Andrew Oliver & David Horniblow | The Complete Morton Project

Go To Artist Page

Recommended if You Like
jelly roll Morton w c handy

More Artists From
United Kingdom

Other Genres You Will Love
Jazz: Piano Jazz Jazz: Stride Moods: Instrumental
Sell your music everywhere
There are no items in your wishlist.

The Complete Morton Project

by Andrew Oliver & David Horniblow

Neglected masterpieces by the first great jazz composer Jelly Roll Morton.
Genre: Jazz: Piano Jazz
Release Date: 

We'll ship when it's back in stock

Order now and we'll ship when it's back in stock, or enter your email below to be notified when it's back in stock.
Continue Shopping

To listen to tracks you will need to update your browser to a recent version.

  Song Share Time Download
clip
1. Shreveport Stomp
Andrew Oliver & David Horniblow
3:22 $0.99
clip
2. Croc-O-Dile Cradle
Andrew Oliver & David Horniblow
3:32 $0.99
clip
3. Gan Jam
Andrew Oliver & David Horniblow
5:23 $0.99
clip
4. State and Madison
Andrew Oliver & David Horniblow
3:27 $0.99
clip
5. Finger Buster
Andrew Oliver & David Horniblow
3:03 $0.99
clip
6. Courthouse Bump
Andrew Oliver & David Horniblow
3:06 $0.99
clip
7. Stratford Hunch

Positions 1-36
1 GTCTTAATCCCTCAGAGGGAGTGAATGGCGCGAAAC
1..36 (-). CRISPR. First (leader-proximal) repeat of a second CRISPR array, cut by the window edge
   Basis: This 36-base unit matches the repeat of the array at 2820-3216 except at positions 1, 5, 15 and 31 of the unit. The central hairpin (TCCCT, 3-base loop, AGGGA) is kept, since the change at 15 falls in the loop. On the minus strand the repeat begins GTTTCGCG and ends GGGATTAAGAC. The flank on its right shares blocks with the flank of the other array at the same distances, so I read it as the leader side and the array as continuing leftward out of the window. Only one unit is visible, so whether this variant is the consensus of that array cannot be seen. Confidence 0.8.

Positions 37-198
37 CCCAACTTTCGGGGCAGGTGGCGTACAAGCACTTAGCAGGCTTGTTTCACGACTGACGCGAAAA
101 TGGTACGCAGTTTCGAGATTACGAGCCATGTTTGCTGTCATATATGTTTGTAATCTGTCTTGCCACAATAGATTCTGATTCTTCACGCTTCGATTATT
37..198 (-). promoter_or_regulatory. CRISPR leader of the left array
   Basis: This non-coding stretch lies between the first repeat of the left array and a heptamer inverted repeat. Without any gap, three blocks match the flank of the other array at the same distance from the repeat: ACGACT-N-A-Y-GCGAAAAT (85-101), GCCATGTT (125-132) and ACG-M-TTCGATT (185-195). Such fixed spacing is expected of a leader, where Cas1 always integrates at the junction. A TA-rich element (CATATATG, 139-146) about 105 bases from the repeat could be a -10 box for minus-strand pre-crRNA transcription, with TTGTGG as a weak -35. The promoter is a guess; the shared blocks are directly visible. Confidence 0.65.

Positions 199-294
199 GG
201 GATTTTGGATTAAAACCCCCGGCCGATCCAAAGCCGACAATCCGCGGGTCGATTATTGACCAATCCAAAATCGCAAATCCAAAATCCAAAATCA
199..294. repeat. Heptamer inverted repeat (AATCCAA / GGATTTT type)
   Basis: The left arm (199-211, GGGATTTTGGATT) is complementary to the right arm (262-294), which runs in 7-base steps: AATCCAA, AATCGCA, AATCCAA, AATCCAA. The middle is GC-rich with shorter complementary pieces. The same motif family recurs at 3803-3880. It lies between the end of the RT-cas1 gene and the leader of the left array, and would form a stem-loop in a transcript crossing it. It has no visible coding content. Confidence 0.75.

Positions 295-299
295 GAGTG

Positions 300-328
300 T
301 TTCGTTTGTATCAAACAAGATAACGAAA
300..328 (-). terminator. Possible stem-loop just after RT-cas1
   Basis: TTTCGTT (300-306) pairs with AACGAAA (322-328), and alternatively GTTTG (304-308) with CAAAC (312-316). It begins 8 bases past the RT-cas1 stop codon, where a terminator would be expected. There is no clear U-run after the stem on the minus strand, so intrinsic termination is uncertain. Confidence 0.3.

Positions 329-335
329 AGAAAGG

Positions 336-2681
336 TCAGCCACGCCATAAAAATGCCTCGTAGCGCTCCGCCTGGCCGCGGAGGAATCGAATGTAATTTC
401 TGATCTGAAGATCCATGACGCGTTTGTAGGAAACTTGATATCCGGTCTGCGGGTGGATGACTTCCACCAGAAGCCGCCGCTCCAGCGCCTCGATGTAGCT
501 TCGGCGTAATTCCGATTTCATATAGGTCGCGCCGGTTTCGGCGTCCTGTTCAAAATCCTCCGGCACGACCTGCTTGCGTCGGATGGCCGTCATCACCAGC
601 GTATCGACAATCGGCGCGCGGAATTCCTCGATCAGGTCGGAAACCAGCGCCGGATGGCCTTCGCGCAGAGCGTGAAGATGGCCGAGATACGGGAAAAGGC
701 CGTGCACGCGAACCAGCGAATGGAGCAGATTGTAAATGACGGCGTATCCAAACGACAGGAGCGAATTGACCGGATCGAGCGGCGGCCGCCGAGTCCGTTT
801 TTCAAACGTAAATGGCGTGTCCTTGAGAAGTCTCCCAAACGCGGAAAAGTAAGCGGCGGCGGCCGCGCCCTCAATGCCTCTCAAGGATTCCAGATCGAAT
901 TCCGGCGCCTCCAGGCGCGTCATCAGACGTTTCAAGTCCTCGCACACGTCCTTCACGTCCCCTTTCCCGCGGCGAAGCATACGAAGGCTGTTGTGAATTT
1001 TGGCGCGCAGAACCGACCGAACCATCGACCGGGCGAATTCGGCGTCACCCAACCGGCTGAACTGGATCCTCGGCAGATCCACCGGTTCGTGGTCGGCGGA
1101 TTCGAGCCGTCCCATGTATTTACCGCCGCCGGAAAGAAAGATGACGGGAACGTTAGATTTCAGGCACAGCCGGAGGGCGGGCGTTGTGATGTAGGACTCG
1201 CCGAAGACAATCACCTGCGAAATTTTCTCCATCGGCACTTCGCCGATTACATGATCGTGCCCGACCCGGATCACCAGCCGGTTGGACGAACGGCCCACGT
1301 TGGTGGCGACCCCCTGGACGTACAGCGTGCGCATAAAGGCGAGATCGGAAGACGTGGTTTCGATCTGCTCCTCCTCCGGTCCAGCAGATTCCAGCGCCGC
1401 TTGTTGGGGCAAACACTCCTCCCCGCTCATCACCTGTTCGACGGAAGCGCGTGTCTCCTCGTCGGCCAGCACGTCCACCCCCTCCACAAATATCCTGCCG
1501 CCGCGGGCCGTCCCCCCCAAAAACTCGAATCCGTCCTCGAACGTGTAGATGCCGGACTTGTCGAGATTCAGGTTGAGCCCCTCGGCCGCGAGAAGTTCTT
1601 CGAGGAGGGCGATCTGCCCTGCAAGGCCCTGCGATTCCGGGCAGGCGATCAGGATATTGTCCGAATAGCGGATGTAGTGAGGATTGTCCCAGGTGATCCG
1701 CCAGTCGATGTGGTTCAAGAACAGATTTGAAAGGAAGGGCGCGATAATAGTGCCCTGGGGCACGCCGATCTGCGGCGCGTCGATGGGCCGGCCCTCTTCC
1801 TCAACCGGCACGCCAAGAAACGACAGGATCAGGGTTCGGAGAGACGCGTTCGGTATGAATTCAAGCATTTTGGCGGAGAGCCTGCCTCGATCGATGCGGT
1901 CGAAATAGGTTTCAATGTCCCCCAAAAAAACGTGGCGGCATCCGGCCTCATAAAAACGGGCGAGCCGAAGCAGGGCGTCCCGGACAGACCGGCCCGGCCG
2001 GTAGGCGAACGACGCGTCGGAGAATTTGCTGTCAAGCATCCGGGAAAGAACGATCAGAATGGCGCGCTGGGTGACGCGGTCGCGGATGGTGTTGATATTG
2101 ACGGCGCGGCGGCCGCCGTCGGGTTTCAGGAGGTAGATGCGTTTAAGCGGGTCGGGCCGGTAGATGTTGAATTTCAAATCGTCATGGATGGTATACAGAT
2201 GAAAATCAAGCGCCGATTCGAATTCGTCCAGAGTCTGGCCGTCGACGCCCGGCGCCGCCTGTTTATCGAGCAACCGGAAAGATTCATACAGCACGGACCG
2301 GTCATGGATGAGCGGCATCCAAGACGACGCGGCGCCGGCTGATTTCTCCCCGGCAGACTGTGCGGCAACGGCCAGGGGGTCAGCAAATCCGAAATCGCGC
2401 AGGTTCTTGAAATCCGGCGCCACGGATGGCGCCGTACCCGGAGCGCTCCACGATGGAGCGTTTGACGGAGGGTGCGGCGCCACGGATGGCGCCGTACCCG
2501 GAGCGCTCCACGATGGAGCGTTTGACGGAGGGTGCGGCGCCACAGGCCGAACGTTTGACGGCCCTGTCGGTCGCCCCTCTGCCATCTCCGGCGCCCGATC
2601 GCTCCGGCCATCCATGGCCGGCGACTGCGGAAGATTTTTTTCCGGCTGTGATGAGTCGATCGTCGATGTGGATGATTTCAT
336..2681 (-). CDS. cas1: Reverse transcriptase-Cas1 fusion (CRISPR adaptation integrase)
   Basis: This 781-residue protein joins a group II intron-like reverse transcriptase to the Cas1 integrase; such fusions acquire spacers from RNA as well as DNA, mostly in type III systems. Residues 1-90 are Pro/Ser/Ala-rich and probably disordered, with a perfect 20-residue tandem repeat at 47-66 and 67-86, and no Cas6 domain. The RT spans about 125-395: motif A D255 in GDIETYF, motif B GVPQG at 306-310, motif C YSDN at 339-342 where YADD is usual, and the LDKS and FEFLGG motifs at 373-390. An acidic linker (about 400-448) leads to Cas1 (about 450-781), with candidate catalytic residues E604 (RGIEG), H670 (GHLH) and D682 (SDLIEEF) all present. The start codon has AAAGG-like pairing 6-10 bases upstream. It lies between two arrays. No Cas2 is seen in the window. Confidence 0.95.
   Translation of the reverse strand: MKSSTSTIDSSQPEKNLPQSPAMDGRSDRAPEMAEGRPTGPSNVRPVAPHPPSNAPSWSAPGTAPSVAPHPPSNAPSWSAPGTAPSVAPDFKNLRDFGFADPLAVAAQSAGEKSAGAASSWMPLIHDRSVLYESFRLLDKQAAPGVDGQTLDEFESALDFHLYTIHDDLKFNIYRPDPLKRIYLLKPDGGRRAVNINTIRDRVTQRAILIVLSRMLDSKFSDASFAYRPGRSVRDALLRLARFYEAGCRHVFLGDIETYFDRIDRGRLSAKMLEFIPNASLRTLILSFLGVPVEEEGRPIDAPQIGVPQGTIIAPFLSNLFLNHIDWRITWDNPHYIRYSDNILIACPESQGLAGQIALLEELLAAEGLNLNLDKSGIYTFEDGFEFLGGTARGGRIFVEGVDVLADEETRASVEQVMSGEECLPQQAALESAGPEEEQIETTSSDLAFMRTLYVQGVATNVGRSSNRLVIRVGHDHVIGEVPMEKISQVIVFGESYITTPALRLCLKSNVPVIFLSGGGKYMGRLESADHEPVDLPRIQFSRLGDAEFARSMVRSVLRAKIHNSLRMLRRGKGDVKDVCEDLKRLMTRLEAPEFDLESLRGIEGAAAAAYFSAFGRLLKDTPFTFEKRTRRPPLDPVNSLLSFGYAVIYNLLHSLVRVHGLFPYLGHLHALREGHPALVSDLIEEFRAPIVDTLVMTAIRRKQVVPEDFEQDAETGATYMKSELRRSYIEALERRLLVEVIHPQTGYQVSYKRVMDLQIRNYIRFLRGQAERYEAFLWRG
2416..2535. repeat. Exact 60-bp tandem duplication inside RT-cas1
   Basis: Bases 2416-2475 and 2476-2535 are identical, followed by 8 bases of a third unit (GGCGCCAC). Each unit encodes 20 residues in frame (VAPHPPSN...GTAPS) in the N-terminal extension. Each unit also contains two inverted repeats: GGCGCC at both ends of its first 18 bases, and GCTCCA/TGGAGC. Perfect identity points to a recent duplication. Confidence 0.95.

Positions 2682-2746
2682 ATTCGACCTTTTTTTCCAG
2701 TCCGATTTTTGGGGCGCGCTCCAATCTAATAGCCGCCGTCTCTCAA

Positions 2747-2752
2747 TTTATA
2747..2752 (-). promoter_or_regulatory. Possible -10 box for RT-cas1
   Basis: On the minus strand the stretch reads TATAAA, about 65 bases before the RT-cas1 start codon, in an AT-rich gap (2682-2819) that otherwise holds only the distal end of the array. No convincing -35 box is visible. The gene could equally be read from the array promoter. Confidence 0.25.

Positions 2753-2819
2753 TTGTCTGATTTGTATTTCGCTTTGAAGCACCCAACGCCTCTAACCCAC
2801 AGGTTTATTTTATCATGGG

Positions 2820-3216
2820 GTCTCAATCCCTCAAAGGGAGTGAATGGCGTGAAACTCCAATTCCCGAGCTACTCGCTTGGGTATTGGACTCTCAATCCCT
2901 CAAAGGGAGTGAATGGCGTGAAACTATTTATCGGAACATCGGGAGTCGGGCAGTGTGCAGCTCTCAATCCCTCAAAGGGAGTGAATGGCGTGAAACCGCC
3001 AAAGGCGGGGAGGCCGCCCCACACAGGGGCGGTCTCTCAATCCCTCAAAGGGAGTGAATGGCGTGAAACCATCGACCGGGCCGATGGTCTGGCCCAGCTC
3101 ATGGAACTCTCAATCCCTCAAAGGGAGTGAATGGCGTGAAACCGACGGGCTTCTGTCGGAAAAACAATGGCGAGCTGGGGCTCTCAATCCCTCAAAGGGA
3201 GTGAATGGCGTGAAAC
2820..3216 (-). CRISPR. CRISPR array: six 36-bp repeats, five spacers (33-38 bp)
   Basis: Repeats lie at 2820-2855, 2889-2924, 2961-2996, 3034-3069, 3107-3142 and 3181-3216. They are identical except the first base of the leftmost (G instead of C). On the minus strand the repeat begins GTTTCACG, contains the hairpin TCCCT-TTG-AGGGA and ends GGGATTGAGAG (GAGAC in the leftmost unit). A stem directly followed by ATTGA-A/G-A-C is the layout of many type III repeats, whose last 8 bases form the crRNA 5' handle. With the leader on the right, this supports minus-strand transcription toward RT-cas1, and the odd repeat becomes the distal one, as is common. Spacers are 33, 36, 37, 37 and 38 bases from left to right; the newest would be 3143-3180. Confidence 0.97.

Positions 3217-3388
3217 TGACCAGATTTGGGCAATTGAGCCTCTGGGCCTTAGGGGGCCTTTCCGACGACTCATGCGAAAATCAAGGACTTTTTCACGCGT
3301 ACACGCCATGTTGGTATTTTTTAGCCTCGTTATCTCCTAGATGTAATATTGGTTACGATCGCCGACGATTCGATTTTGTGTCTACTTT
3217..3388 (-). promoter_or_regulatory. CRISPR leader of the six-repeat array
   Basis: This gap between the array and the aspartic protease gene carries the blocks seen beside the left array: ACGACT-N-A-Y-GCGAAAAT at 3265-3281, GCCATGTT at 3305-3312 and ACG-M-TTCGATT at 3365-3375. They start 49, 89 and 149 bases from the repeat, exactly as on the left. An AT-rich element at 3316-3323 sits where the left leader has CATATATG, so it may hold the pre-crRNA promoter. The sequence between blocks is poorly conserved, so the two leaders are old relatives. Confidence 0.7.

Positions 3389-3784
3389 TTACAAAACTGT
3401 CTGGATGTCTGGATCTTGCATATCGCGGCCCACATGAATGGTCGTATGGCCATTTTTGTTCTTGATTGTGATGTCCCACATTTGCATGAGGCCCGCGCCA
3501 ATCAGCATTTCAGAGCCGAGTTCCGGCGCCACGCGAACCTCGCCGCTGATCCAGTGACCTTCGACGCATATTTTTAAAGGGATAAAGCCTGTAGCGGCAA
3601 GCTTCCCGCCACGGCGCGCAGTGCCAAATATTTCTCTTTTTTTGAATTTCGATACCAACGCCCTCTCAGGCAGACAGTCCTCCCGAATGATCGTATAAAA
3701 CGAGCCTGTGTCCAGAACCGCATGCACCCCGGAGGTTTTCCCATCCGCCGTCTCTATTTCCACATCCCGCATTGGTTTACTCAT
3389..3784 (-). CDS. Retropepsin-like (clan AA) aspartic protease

Andrew Oliver & David Horniblow
3:35 $0.99
clip
8. Mamanita
Andrew Oliver & David Horniblow
4:15 $0.99
clip
9. Good Old New York
Andrew Oliver & David Horniblow
2:32 $0.99
clip
10. Freakish
Andrew Oliver & David Horniblow
3:57 $0.99
clip
11. I Hate a Man Like You
Andrew Oliver & David Horniblow
2:46 $0.99
clip
12. Jungle Blues
Andrew Oliver & David Horniblow
4:29 $0.99
clip
13. Black Bottom Stomp
Andrew Oliver & David Horniblow
3:04 $0.99
clip
14. Mr. Jelly Lord
Andrew Oliver & David Horniblow
3:58 $0.99
clip
15. My Home Is in a Southern Town
Andrew Oliver & David Horniblow
2:46 $0.99
Downloads are available as MP3-320 files.

ABOUT THIS ALBUM


Album Notes
THE COMPLETE MORTON PROJECT

In the early days of the 20th century, a unique cocktail of musical and social influences was brewing in New Orleans. Americans, African-Americans, Creoles, Europeans, and people from the Caribbean and South America lived and worked together and their respective musical traditions were allowed to interact to an unprecedented degree. Out of this mixture grew the roots of jazz music, itself the predecessor of much of American popular music throughout the century. Among the many early practitioners of this music, only one musician was confident enough to proclaim himself the single-handed “inventor of jazz”, the great Creole pianist and composer Ferdinand Joseph Lamothe, better known as Jelly Roll Morton. A complex person whose arrogance partially developed as a defense mechanism after being thrown out of his classy French Creole household at a young age having been discovered playing piano in brothels, Morton’s notorious personality has been well documented and has threatened at times to overshadow his tremendous skills as both a pianist and composer. While his life story is an compelling tale of a true American original, this project came into being out of a desire to dig deeper into Jelly’s music and shed a new perspective on his diverse and outstanding output as perhaps the first true jazz composer.